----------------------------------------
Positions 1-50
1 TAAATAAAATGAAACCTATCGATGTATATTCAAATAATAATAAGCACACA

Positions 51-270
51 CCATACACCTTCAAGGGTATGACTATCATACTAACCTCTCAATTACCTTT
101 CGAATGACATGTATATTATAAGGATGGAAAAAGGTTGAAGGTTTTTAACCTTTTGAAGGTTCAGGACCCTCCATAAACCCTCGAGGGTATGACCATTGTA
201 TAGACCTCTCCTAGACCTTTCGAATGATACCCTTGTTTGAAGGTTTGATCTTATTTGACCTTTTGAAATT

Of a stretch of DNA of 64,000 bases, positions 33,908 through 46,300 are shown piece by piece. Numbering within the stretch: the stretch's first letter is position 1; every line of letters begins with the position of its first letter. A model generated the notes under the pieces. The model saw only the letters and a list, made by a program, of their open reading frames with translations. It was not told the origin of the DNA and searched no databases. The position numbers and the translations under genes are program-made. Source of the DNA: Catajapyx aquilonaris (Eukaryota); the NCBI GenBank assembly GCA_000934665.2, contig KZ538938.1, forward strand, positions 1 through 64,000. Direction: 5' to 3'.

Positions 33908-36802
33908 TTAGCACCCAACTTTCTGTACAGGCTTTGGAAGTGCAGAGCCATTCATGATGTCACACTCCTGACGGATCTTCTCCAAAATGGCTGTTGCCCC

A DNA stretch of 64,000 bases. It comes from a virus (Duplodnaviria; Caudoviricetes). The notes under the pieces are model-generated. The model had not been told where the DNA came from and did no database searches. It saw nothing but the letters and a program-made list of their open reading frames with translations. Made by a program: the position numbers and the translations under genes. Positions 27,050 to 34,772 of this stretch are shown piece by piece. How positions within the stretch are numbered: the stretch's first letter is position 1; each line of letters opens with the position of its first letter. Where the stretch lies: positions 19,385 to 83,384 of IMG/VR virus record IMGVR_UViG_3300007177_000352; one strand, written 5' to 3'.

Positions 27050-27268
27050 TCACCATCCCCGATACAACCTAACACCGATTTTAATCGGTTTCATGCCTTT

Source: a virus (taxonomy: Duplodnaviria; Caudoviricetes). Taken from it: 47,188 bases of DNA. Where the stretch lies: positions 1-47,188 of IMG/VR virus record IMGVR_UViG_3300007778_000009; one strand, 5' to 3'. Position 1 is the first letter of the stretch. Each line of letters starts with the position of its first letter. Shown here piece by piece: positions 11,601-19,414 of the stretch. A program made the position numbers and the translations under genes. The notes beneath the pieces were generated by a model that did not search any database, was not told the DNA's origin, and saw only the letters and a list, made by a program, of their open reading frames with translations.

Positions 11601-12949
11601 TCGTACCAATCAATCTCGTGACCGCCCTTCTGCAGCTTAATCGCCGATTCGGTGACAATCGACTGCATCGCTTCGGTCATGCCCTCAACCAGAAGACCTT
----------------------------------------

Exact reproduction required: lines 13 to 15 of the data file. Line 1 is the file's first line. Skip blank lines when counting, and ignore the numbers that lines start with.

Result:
Source: a virus (taxonomy: Duplodnaviria; Caudoviricetes). Taken from it: 47,188 bases of DNA. Where the stretch lies: positions 1-47,188 of IMG/VR virus record IMGVR_UViG_3300007778_000009; one strand, 5' to 3'. Position 1 is the first letter of the stretch. Each line of letters starts with the position of its first letter. Shown here piece by piece: positions 11,601-19,414 of the stretch. A program made the position numbers and the translations under genes. The notes beneath the pieces were generated by a model that did not search any database, was not told the DNA's origin, and saw only the letters and a list, made by a program, of their open reading frames with translations.

Positions 11601-12949
11601 TCGTACCAATCAATCTCGTGACCGCCCTTCTGCAGCTTAATCGCCGATTCGGTGACAATCGACTGCATCGCTTCGGTCATGCCCTCAACCAGAAGACCTT